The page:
//    {X = 9 Y = 1}                                <--(1,6)
            //    {X = 6 Y = 1}                                <--(3,6)
            //    {X = 9 Y = 8}                                <--(6,6)
            //    {X = 9 Y = 3}                                <--(6,3)
            //    {X = 6 Y = 6}                                <--(6,1)
            //    {X = 4 Y = 6}                                <--(3,1)
                                        
            //As about TPS based transformation 
            Point[] TransformedResult = matching.ResultPoints;

            //There was some improvement but also unwanted effect of (5,5) 
            //in wrong direction
            //{X = 7 Y = 6}
            //{X = 8 Y = 3}
            //{X = 4 Y = 2}         *
            //{X = 4 Y = 3}      *
            //{X = 6 Y = 2}    *
            //{X = 5 Y = 5}    *     *
            //{X = 8 Y = 2}    *  *  *
            //{X = 4 Y = 4}  
        }
    }
}

I would like to examine the problematic part of the algorithm, the thin plate spline (TPS). Taking the coordinates of the last examples, trying to bring the target coordinates to the source:

using System;
using System.Collections.Generic;
using System.Linq;
using System.Windows.Forms;
using LiniarAlgebra;
using Adaption;
using System.Drawing;
using System.Reflection;
using ShapeContext;

namespace New_Project
{
    static class Program
    {
        [STAThread]
        static void Main()
        {
            DoubleMatrix sources = new DoubleMatrix(8,2);
            sources[0,0] = 1; sources[0,1] = 1;    //  We creating something 
                                                   //  like this shape
            sources[1,0] = 1; sources[1,1] = 3;    //    
            sources[2,0] = 1; sources[2,1] = 6;    //  *--*--*
            sources[3,0] = 3; sources[3,1] = 6;    //  |     |
            sources[4,0] = 6; sources[4,1] = 6;    //  *     *
            sources[5,0] = 6; sources[5,1] = 3;    //  |     |
            sources[6,0] = 6; sources[6,1] = 1;    //  *--*--*
            sources[7,0] = 3; sources[7,1] = 1;    //     

            DoubleMatrix targets = new DoubleMatrix(8,2);

            targets[0, 0] = 4; targets[0, 1] = 1;    //  We creating something 
                                                     //  like the first but
            targets[1, 0] = 4; targets[1, 1] = 3;    //  with a some displacements 
                                                     //  and order mess   
            targets[2, 0] = 4; targets[2, 1] = 6;    //           _-*      
            targets[3, 0] = 6; targets[3, 1] = 6;    //     *---*-  |    
            targets[4, 0] = 9; targets[4, 1] = 9;    //     |       |       
            targets[5, 0] = 9; targets[5, 1] = 3;    //     *       *     
            targets[6, 0] = 9; targets[6, 1] = 1;    //     |       |
            targets[7, 0] = 6; targets[7, 1] = 1;    //     *---*---* 

            Point[] targetPoints = { 
                      new Point(9,9),
                      new Point(9,3),
                      new Point(4,1),
                      new Point(4,3),
                      new Point(6,1),
                      new Point(6,6),
                      new Point(9,1),
                      new Point(4,6) 
                  };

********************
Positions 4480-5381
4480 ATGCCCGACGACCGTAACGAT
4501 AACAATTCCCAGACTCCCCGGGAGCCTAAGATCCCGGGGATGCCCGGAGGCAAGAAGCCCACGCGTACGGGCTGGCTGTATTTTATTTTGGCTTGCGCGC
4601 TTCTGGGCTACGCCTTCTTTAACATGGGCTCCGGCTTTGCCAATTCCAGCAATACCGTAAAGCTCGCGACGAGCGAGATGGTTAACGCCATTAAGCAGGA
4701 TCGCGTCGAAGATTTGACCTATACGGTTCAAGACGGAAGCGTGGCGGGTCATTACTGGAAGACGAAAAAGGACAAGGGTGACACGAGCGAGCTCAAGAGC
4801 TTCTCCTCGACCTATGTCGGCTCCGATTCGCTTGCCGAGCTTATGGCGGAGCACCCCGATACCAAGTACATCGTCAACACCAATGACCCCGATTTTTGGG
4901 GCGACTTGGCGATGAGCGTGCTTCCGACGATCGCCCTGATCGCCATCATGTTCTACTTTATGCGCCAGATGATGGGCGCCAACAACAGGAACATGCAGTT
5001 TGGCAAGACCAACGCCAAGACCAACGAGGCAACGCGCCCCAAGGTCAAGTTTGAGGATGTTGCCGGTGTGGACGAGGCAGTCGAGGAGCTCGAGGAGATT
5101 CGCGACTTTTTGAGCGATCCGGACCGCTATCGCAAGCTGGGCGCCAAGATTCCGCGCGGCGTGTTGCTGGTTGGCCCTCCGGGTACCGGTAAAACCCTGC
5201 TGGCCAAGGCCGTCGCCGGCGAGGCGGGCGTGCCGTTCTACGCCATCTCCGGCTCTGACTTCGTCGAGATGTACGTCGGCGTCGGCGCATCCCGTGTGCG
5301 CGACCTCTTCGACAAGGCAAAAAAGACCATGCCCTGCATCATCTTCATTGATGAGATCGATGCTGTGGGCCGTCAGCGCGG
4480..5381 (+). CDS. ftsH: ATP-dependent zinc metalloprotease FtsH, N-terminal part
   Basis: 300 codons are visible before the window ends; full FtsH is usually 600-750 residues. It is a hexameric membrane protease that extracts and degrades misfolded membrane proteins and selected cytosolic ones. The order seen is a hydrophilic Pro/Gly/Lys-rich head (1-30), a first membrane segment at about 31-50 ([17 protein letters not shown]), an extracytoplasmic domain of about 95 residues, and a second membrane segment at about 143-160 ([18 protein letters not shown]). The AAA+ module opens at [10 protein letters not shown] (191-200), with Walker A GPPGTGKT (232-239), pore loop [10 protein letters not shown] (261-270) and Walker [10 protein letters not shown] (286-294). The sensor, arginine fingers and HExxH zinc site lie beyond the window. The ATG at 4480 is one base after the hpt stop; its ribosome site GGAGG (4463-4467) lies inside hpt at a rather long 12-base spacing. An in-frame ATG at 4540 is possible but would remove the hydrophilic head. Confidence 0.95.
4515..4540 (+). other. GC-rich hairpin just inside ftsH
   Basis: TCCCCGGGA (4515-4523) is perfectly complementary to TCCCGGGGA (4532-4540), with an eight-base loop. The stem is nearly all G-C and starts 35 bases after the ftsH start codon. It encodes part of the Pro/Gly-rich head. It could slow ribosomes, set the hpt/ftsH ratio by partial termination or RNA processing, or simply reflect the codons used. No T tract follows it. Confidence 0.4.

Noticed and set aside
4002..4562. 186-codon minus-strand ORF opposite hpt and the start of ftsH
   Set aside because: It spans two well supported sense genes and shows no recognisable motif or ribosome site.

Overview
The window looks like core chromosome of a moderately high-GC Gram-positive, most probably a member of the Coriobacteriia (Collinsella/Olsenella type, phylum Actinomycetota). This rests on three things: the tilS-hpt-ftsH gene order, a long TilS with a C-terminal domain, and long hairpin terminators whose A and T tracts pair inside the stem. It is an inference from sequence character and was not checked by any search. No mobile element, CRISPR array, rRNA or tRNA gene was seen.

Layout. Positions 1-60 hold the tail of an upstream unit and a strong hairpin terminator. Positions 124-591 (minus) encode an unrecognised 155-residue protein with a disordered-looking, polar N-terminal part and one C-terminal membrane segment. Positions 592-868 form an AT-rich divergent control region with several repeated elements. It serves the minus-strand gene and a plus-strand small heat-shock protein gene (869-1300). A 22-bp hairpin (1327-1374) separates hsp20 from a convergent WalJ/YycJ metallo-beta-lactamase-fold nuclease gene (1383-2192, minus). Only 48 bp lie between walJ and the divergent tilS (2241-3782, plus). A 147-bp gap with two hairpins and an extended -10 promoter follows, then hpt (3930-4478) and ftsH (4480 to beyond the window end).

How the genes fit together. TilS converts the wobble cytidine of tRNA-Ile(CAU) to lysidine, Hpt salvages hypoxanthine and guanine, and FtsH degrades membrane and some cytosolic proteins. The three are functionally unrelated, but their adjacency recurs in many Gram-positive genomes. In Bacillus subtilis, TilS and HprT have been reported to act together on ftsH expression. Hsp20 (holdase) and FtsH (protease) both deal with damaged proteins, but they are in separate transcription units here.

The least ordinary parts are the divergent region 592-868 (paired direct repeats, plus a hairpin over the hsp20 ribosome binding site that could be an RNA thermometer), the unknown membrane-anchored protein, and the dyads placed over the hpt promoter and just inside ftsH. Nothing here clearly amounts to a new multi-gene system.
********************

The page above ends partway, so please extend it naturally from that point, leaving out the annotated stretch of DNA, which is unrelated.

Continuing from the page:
Size surfaceSize = new Size(15, 15); //Choosing big enough canvas 
                                                 //size to see the result

            TPS tpsTransform = new TPS(surfaceSize);
            tpsTransform.Calculate(targets, sources);

            tpsTransform.Interpolate(ref targetPoints);
            //The result (targetPoints) is 
            //{X = 6 Y = 6}
            //{X = 8 Y = 0}
            //{X = 4 Y = 0}
            //{X = 5 Y = 0}
            //{X = 6 Y = 0}
            //{X = 6 Y = 3}
            //{X = 8 Y = 0}
            //{X = 4 Y = 3}
            //There is no point to try and draw what we got
            //This is very aggressive transformation, 
            //since there are a lot of points that
            //pull to the left.
        }
    }
}

Points of Interest 

This is a most complicated algorithm among my other implementations yet. Maybe it does not work perfectly with shape alignment, but it provides a good base for those who want to start with something using .NET implementation. Of course, more information and examples can be found at the project's site. See the next section for it.

History 

This algorithm opened my mind in some ways. Before starting coding, I didn't imagine that there would be a matching algorithm that does the job with such great complexity (O(n)). Of course, it has its own disadvantages, but this is a good start. This article and the included projects are part of the Shape-Matching framework that can be found here. As you can see, with some additional work, it matches shapes even better:

SCcap.JPG - Click to enlarge image

License

This article, along with any associated source code and files, is licensed under The MIT License

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About the Author

yanirta
Software Developer
Israel Israel
A student for a first degree (BSC) in Computer Science.
Working as software developer in a local software company.

Comments and Discussions

 
QuestionCode does not work Pinmemberphucborso116-Sep-13 18:08 
GeneralMy vote of 4 PinmvpKanasz Robert6-Nov-12 0:03 
GeneralMy vote of 5 Pinmemberalifellod19-Sep-10 1:45 
GeneralLinear Algebra and Not Liniar Pinmemberuvik2-Jul-10 3:22 
GeneralRe: Linear Algebra and Not Liniar Pinmemberyanirta3-Jul-10 2:22 
GeneralNo client GUI, how to call the dll? Thanks. Pinmemberrufj20-Apr-10 22:42